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Empowering Older Women. What You Can Do

Empowering Older Women.

Empowering Older Women. What’s really involved?

Empowering Older Women. Important because the purpose of today’s post is to share some perspective that useful for any women. And those who care about us. And especially those who care about seniors, living now.

You see, Blog-Buddies, certain important, helpful, new understandings are NOT common knowledge today. Meanwhile there’s a boatload of senior-targeted products and ideas that are growing increasingly popular. And they might be pretty lousy ideas, actually.

Let’s sort out both of them. And, yes, I recommend reading and responding to today’s article even if you’re not a senior (yet). Even if you’re 20 or 30 years old, this knowledge will stand you in good stead for the future.

Especially, though I’m writing for my fellow seniors. Yum, here goes!

Empowering Older Women or Exploiting Us?

Recently I was watching TV and lo! Onto the screen came Jane Seymour, famous and beloved for her medicine woman role, dating from 1993.

Apparently radiant, with a sweet voice and looking like she’s NOT 25 years older. Which creeps me out a bit. (You too?) However, advertising-wise she’s perfect for this new role as a gently optimistic person who has retained her high-status British accent after all these years as an American citizen.

And what is Jane’s latest role? Starring in a highly effective commercial for some skin cream that is touted to repair crepey skin.

Hey, at age 70, I’ve started to get some crepey skin: A certain kind of wrinkly, flabby muscle tone that doesn’t exactly look like, “Ready for my close-up on camera.”

Back when I was 30, I had a close friend my age, a brilliant MIT graduate. Gladys had some back then. Not all of us live to go to the gym!

Empowering Older Women by Shaming Them?

Anyway, the gist of the commercial was simple, and you’ve probably seen many on this same theme. Basically a senior is starting to look… like a senior. There are visible signs.

Just for giggles — or not — note how many of the top-rated articles at the previous link are about “Fight” and “Fix.” Erggg.

Sure enough, in commercials like Jane’s, the viewer is told four things… as if this weird quartet of ideas were axiomatic, maybe as immutable as the basis for Euclidean geometry.

  1. Be ashamed, be very ashamed, if — shockingly! — you have developed this sign of aging.
  2. If only you’ll buy this super-fantastic product, nobody will know how old you are. (Rose can’t resist adding, “It might also help if you always wear gloves and turtlenecks.” 😉
  3. Looking younger than your age matters because, supposedly, everybody judges you based on how you look.
  4. You can’t possibly have self-respect if you look your age.

On the whole, aren’t many of us seniors told to look like women half our age? Warned not “let ourselves go”? Because, unless you’re a weak slob of a person, aging never has to happen to you… no matter how old you get. Supposedly.

Have you ever wondered? Why can’t we all look as good as Jane Seymour? Or maybe Rob Lowe (a fabulous actor and male celebrity… who also looks kinda-sorta as if he’s still 20-ish.)

Actually, according to Wikipedia, she’s about 67. And he’s 54.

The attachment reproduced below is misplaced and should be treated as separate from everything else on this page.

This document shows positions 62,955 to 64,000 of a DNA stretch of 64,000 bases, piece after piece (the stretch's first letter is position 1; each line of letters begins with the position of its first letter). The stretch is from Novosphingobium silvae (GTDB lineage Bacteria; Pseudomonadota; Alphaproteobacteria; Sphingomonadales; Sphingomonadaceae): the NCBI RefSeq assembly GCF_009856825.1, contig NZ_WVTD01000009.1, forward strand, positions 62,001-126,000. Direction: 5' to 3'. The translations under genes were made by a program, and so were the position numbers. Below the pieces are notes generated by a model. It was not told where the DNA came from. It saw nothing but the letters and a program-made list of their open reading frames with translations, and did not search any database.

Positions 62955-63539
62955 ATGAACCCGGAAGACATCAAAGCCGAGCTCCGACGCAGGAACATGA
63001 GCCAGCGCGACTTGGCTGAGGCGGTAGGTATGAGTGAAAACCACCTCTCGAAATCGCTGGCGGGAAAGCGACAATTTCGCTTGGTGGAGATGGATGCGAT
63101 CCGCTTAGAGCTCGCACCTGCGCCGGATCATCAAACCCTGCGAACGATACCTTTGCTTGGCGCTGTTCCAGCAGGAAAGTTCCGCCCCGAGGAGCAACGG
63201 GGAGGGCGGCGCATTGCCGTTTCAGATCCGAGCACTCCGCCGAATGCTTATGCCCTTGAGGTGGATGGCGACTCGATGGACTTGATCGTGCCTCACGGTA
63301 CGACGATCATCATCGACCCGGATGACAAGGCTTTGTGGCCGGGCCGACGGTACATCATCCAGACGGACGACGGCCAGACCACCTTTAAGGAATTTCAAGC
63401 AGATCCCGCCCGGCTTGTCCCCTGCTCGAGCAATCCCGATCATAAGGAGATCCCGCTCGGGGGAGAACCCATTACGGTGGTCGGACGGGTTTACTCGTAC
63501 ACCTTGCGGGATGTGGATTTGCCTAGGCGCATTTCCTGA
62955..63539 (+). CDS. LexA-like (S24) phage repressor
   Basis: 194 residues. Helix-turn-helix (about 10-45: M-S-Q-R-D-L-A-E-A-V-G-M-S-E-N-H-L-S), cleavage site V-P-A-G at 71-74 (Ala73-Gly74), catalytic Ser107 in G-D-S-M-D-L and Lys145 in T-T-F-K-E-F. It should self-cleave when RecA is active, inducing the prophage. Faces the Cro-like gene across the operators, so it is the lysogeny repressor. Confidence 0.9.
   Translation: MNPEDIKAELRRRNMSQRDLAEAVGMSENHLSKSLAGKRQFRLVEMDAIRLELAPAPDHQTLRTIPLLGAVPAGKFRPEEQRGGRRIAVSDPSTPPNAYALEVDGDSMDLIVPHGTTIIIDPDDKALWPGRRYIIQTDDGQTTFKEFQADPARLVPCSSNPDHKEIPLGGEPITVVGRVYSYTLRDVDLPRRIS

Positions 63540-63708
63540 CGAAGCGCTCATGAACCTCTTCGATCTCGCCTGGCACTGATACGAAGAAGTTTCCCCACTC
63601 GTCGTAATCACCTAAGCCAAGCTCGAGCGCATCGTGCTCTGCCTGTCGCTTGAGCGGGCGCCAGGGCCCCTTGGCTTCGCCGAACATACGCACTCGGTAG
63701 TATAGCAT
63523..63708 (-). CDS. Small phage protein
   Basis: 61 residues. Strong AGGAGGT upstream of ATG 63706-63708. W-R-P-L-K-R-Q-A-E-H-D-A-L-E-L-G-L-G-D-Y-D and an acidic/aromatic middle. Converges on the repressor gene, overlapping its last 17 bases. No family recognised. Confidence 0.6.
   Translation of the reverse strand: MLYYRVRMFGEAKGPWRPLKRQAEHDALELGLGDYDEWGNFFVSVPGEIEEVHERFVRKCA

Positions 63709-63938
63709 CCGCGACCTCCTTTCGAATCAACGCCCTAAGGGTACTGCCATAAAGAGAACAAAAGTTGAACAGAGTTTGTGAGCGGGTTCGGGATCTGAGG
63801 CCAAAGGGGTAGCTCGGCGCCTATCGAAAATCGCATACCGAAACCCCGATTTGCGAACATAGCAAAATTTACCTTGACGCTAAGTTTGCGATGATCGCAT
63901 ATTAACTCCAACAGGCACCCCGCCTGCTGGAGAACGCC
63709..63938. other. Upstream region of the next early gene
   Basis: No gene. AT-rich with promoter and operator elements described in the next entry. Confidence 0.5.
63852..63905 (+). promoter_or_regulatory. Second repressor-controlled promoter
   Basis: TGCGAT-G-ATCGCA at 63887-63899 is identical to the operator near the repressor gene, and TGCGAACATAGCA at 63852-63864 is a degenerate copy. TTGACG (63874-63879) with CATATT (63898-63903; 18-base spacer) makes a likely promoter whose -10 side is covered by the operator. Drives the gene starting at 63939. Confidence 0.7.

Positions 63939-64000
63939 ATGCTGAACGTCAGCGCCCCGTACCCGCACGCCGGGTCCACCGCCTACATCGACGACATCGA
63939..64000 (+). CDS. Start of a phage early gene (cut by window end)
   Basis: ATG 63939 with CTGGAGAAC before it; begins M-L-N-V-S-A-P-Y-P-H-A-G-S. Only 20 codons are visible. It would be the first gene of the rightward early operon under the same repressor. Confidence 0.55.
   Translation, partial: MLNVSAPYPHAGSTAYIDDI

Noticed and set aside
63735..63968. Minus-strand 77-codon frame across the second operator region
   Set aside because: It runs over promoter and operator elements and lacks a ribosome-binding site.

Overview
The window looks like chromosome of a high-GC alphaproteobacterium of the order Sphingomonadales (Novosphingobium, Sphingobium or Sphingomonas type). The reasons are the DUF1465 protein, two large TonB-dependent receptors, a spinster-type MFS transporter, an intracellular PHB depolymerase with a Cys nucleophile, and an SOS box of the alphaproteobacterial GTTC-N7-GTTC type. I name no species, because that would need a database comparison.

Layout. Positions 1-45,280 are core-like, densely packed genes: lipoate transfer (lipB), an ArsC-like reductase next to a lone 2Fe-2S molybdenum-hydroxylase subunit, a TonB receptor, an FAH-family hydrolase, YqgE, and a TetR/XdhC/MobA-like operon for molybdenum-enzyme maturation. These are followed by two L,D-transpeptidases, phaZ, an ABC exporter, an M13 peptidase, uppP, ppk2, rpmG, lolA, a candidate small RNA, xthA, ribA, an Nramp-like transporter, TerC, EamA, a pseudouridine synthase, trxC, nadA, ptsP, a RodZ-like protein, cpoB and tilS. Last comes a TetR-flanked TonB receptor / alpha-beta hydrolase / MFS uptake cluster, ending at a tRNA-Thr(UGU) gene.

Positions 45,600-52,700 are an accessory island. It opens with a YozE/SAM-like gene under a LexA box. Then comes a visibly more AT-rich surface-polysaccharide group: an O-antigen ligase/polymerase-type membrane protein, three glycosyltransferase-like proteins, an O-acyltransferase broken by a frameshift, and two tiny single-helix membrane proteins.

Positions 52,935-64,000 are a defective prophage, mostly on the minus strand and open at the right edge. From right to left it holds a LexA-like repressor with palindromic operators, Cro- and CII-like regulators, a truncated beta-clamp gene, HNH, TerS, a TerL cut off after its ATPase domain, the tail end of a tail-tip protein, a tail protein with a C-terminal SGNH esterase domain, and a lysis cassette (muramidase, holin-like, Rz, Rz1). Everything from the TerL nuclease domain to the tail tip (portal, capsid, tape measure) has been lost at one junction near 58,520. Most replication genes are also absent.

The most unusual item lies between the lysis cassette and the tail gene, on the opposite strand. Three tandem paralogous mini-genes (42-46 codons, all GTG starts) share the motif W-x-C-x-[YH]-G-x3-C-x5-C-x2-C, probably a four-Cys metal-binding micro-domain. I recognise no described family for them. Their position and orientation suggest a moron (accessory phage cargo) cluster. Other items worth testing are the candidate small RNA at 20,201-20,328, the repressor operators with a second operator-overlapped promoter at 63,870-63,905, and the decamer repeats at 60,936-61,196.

Gee, Maybe Most of Us Don’t Look Like Them Because…

We aren’t mega-millionaires.

Who work in showbiz.

Nor are we high-level celebrities who can afford the finest cosmetic surgery in the land.

Plus, here’s another leetle detail: Seymour and Lowe may seem “average” to us because we’re used to seeing folks on American TV who are ridiculously good looking. As viewers, we might start to identify with them. Except that ordinary humans, like me, will never, ever be that gorgeous. Not at any age.

Finally, the weirdest part: Today’s vanity culture is a huge and complex part of collective consciousness, adding to other illusions here at Earth School. Yes, I point that out as an Enlightenment Coach, also as someone who has written about The Anorexic Ideal.

And yet, I’m still a woman, someone trying to find my way in this weird vanity culture. Which brings us to…

Empowering Older Women or Not? A Humorous Interlude

Just in case this gives you a giggle, Blog-Buddies. How was I first-drafting this blog post? Usually on Fridays, a have a weekly maintenance routine:

  • Putting a bright orange clay mask on my face, aiming to improve the bits of skin that aren’t yet all wrinkly.
  • And also placing something lovely and lubricating on my hair.

As it happened, I was doing my weekly beauty ritual late in the day… and while my son was here, visiting. Actually he was sitting at the kitchen table, eating lunch. Undaunted, right in front of my son, I marched downstairs from my pink RES office and applied my weekly beauty potion for hair.

Exactly what is in this amazing hair treatment? Hellman’s Mayonnaise — which I ladle out of the big jar from COSTCO, using an over-sized spoon. About three huge spoonfuls does it. After drop-and-plopping each spoonful onto my head, I proceeded to precision-glop this mess all over my hair, then top it off with my clever and disposable turban, a recycled plastic bag.

While viewing this unusual glimpse into the world of feminine beautification, what was the reaction of my 20-something son? About what you’d imagine. (Hint: In the Weber-Rosetree family, we laugh a lot.)

And yes, I’ve first drafted this article with an orange face and mayonnaise hair. So much for the “glamour side “around here of trying to keep up appearances. Okay, now back to what’s serious.

Empowering Older Women. Luckily, We Have Certain Extra Life Tasks 

Self-beautification practices like mine are quite optional. But what has become necessary for most seniors who aren’t simply struggling to survive? (Rose included.)

Many of us wisely choose to spend time on maintaining our health. That might mean: